Good thought leadership shows that your company has vision and talent to back up the big claims. But there are plenty of pitfalls between you and a mind-blowing keynote. Here's how to avoid them.
When corporate websites boast about the benefits the company offers to customers, they're implying — or stating — that such benefits are unique. So how come what they're saying is so generic?
How do you generate leads? With "lead gen": direct mail, print and online. Stuff you send out to individual people to make them click and move one step closer to buying. It's not cool, it's not cutting edge, and nobody talks about it on marketing blogs. But in both B2B and B2C, direct mail is how frontline marketing still gets done. DM budgets may be dropping in favour of advertising, but conventional wisdom still tells you to buy large lists and send out direct mail. Is it the best way?
Remember when companies used to put AOL keywords on their marketing communications? Doesn't it seem quaint to us today? But the same thing is happening all over again with Facebook pages. Some are even predicting that top brands will move all their web presence to the social networking giant. We think it's a bad idea — and here's why.
As of the time of writing, we follow 155 people, businesses, shows, publications and fictional beings on Twitter. Even acknowledging the fact that we can't read everything that those 155 people post, that's quite a firehose of content to monitor, and of social connections to maintain. We're at our limit.
The internet is full of "top X" lists on copywriting. They can be fun and useful, at least when the subject matter is clear. But they can be dangerous, they lull us into thinking that we can produce great copy (and improve business results) by following a set of bite-sized rules about things like headlines and calls to action. We believe that when it comes to wordsmithing, quick fixes alone simply don't work.
We all like to read — and write — about success stories. But you can learn just as much from looking at what businesses do wrong. And believe us, when it comes to examples, the failures are much more fun than the successes. Here are three ways we see companies get outpaced, outmanoeuvred and overwhelmed.
I'm in the middle of packing for a motorcycle trip. Space is at a premium, and I'm having to make hard choices about what stays at home. Take too much and the bike won't handle; but leaving my waterproofs behind, for instance, will no doubt end in one soggy, grumpy biker. So it's the hardback books that I'm sacrificing instead. Every time we set about writing copy we've got the same problem. In a Google text ad you might only have a few characters; a 50-word slot in a newsletter; half an hour in a presentation or 5,000 words in a white paper. The scale of the problem varies, but the methods for dealing with it are the same.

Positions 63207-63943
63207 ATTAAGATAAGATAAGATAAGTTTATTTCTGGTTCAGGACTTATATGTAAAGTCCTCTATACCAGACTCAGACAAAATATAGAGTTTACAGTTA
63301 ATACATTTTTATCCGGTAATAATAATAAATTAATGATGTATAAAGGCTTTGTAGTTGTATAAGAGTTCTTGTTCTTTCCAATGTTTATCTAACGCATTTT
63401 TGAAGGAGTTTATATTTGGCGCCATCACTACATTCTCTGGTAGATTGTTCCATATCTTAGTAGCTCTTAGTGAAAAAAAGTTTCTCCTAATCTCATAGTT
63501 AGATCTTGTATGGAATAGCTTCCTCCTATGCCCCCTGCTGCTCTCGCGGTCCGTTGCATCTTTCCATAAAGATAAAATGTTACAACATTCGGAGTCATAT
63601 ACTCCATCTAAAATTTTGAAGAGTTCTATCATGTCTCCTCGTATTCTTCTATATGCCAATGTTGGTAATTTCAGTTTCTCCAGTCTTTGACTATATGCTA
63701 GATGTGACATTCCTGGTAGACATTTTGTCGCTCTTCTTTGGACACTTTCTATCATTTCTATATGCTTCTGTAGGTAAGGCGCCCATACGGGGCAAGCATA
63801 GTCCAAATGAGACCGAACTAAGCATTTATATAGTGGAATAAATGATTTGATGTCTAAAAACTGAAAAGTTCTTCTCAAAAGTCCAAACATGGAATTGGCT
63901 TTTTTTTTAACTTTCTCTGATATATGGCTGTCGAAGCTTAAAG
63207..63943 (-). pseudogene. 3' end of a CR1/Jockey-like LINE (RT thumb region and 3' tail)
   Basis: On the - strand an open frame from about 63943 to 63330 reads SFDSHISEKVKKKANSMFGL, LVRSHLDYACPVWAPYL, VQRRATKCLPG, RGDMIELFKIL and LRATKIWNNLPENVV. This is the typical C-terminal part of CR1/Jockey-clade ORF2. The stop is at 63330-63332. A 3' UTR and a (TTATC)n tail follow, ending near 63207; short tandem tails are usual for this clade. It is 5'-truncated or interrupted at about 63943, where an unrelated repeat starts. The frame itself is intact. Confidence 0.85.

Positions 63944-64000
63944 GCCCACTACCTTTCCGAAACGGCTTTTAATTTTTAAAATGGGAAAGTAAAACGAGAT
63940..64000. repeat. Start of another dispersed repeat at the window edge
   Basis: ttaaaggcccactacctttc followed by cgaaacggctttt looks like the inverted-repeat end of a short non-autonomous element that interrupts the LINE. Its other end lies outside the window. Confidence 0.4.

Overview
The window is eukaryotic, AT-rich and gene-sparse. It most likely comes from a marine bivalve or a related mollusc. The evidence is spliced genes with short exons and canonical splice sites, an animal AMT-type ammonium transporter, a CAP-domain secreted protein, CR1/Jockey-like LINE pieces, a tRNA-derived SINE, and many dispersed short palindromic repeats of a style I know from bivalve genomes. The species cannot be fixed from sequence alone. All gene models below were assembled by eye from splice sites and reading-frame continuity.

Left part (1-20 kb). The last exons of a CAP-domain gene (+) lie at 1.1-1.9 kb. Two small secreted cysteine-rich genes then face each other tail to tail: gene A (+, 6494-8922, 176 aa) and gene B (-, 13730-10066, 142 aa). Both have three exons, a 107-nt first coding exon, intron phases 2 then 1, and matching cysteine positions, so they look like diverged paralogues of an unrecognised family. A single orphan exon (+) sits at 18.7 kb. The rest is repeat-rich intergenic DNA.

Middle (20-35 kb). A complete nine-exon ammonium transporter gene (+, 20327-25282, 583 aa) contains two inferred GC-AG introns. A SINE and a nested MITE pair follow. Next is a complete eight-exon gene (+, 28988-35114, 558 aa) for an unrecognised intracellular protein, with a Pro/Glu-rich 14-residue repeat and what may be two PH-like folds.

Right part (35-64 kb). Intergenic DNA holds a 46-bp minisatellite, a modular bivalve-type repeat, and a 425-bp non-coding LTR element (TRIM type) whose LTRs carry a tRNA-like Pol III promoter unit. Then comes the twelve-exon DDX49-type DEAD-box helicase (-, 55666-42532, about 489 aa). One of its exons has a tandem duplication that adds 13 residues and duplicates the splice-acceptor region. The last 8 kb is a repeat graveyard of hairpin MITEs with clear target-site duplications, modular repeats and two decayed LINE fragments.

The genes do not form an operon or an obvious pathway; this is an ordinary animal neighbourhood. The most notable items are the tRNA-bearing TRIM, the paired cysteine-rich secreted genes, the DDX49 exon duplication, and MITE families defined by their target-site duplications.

Presentations (the decks, at least) are something that most people do badly. It's become a cliché of business life: "death by PowerPoint"; boring slides, too much text, too long. But what people generally mean is that the message wasn't relevant to them, or that there was no clear argument. Often a good presenter will be able to work around even the worst set of slides. But wouldn't it be better if the slides supported the presenter?
For years, Amazon has been selling us stuff to clutter up our houses, so it was only logical that it would take the next step and start offering to sell us a bigger house so that we can buy even more.
Recent days have brought renewed news coverage of the amended EU e-Privacy directive, and what it means for online marketing. As usual with news about the internet and EU regulations there's been a lot of hyperbole. Here's our summary of what it could mean for you.
At first glance car hire, the home of ratty old Corsas and sneaky fees for mileage or petrol, is an unlikely example for customer loyalty. But I'm so loyal to one company that now I don't even bother to check their prices against competitors. That's a great position for any company to get into. And it's the three services Ps that earned my loyalty.
Feedback is a fundamental part of the client-agency relationship, at every stage of a project. And just as in any relationship, it's when communication breaks down that you're in real trouble. Many clients turn to us in the first place precisely because they've had a communication breakdown with their incumbent agency — it happens all too frequently. Here's our advice on communicating effectively to achieve better results.